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Job Searching in Cell City
Moving to Cell City had never seemed like a good idea to me. I knew I would miss my friends and the town that I adored. I loved everything about this place. Maybe I was just uncomfortable with change, or maybe it was a lot more than that.
My family, the Nutrients, had just boarded the submarine that would take us to Cell City. Our home had not been functioning right. The plants wouldn’t grow for the mitochondria to harvest and provide the rest of the town with food and energy. Now, the whole town was dividing up, leaving to go different places. I wanted to cry, but I held strong to set and example for my two year old brother, Kyle, who had no idea what was going on. I could tell my parents were very upset to. Two things happened. First, a loud horn sounded. Then, the doors to the submarine shut tightly. We were leaving.
Kyle was standing at the window, interested at the bright red river we were traveling in. Mom was asleep with her head resting on her pillow and Dad was reading, when I heard the splash of water. I knew we had reached the city. Kyle rushed on the harbor, slowly followed by me, Mom, and then Dad. I watched Kyle run to a golden gate with the words Cytoplasm Gate engraved into it. A jelly-like substance was around the gate. The only way in was through the gate. I quickened my pace as I went through the archway. I was so busy looking at the huge city that I didn’t notice a man dressed in all black dragging Kyle away. Mom screamed! In all the madness, I noticed a boy, only about 16, run and talk to the man. He brought Kyle over to us.
“Sorry,” he mumbled. “That guy is a worker for Mr. Brane. He controls who and what comes into Cell City. My name is Mit. What’s yours?” He nodded at me.
“Me? Oh, I’m Keri,” I stammered. It turns out that Mit knew the city well so he volunteered to take us to the endoplasmic reticulum train. Lots of boxes lay waiting for someone to load them on. Mit explained that there were proteins in the boxes. Mom, Dad, and Kyle climbed up into the first car going to Nucleus city, the center of the city. Mit asked if I wanted to see the town with him. I said that I would like that, and we walked back to the gate.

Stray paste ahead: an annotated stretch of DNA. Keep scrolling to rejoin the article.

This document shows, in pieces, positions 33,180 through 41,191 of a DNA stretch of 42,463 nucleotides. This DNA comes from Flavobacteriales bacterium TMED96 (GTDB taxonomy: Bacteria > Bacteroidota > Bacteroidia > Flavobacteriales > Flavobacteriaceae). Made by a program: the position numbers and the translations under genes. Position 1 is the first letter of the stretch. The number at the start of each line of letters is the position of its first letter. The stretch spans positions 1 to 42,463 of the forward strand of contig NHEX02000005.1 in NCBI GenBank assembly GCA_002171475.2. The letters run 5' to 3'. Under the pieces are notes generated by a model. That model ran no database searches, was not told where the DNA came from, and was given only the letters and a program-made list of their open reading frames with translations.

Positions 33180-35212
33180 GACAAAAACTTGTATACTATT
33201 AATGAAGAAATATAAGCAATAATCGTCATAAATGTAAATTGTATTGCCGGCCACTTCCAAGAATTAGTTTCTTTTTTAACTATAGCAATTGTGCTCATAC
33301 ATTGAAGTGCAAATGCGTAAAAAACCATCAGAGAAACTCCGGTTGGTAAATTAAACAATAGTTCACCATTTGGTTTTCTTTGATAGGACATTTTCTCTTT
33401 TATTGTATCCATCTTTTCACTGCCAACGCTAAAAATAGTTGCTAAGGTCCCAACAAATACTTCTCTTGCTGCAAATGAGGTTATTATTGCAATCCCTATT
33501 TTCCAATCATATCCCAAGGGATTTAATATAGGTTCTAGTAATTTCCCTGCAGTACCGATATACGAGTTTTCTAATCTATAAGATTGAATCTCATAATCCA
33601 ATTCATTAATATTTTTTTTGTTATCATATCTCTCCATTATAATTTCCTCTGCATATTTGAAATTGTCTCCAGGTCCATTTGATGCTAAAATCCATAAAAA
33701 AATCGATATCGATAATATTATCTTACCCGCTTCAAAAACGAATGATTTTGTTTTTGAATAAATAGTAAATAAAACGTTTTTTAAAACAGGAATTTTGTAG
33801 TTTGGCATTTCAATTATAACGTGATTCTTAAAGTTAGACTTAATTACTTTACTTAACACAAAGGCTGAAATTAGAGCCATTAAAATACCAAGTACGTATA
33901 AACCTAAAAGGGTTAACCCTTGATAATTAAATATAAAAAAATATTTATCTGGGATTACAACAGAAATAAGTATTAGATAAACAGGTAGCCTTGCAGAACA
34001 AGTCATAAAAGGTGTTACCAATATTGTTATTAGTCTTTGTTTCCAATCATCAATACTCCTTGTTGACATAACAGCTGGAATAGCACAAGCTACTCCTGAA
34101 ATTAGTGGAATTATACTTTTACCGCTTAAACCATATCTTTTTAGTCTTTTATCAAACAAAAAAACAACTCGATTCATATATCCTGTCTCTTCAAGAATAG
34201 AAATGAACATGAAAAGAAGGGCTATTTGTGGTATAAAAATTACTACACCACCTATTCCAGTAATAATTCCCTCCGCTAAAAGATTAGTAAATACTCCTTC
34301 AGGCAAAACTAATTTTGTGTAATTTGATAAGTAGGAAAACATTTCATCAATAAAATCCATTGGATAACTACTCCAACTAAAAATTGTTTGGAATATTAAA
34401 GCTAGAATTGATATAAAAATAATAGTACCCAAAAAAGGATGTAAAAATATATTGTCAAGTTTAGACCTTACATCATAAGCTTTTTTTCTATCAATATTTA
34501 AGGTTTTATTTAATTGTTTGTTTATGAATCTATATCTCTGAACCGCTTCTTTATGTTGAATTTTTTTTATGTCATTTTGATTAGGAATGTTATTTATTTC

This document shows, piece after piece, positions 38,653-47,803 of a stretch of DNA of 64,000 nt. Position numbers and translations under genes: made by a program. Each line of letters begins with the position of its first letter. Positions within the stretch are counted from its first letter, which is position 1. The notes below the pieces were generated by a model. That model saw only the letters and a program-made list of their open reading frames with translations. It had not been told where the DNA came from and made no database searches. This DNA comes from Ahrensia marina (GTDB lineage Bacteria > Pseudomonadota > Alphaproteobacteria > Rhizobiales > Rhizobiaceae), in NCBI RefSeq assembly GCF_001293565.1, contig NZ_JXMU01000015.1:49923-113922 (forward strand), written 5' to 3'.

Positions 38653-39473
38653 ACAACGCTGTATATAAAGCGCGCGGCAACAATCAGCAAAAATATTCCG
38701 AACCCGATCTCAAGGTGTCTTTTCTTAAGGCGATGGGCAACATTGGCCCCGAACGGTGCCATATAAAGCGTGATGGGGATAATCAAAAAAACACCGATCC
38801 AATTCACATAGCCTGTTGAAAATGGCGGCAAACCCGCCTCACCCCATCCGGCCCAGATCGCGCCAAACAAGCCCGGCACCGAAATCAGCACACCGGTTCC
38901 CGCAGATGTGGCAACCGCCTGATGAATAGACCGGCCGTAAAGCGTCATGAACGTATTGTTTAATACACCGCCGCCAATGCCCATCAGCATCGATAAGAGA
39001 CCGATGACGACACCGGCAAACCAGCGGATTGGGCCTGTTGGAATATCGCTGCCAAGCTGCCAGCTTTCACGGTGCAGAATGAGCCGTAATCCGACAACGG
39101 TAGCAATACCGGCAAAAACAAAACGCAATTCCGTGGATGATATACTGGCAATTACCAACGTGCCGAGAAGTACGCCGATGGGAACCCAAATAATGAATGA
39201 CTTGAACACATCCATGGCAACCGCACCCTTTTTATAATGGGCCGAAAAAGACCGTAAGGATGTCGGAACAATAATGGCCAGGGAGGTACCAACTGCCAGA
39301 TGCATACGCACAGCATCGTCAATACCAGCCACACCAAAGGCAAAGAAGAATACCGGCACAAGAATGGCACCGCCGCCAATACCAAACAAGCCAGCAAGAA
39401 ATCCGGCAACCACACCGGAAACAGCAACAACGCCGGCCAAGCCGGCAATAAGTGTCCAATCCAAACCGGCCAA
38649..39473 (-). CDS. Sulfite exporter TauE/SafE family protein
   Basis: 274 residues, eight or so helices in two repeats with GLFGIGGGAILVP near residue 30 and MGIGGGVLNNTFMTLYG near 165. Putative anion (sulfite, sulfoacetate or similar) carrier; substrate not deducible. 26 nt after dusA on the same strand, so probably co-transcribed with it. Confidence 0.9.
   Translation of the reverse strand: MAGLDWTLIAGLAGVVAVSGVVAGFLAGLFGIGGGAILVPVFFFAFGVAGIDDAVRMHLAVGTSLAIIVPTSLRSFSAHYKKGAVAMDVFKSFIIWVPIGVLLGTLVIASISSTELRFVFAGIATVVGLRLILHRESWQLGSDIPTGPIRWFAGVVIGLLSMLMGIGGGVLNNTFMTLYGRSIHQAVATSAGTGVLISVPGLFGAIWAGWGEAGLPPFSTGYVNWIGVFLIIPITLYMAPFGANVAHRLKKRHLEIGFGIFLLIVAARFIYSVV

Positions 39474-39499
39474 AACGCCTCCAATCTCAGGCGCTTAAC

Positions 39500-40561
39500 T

“In this city everyone has a job,” he started. “I haven’t found mine yet.”
We passed a couple of garbage men with Lysosome Incorporated on their forest green shirts.
“Look on the bright side, you could always work for them,” I giggled.
“I would be happy to help you,” I continued.
“Thanks! That would be cool, Keri!” he explained. “The first place we should go is to…. What?! Who are you?” The man who took Kyle had just come over.
“Excuse me. I overheard you. My name is General Somes. I am in charge of watching the border, or membrane, for intruders. We would love to recruit you,” he spoke with a sturdy voice.
“Thanks, I’ll… I’ll think about it,” Mit stated. We walked away. “Never will I work there. It has too many hours to work, and it’s a very nosey job.” We then took a small road to a factory. We went in and were greeted immediately by the manager.
“Hi, I’m Mr. Golgi. My family and I run this place called the Golgi Bodies. We package proteins that the ribosome create,” he said.
“I would like an application form please,” Mit responded.
Mr. Golgi looked delighted and rushed into a small room and brought out a form. “Thanks. See you later,” replied Mit. “Not there either,” Mit mumbled once we were out. We were running out of jobs. Mit was so desperate he went to a lysome, who was busy sucking up garbage into a large vacuum tank called a vacuole and asked for an application.
“I’m doomed!” Mit shouted. He sighed, “Sorry, I’m just so miserable. I really need a job.”
I had an idea. “Not yet!” I ran to the golden gate and stopped to wait for Mit.
“Where are we going?” Mit sputtered.
I didn’t answer, but I kept running. We reached the edge of the city and I found exactly what I wanted.
For the rest of my life Mit worked as a mitochondria. He loved providing the city with its food and energy. He remained my best friend in that city forever. I knew every thing would be alright after all.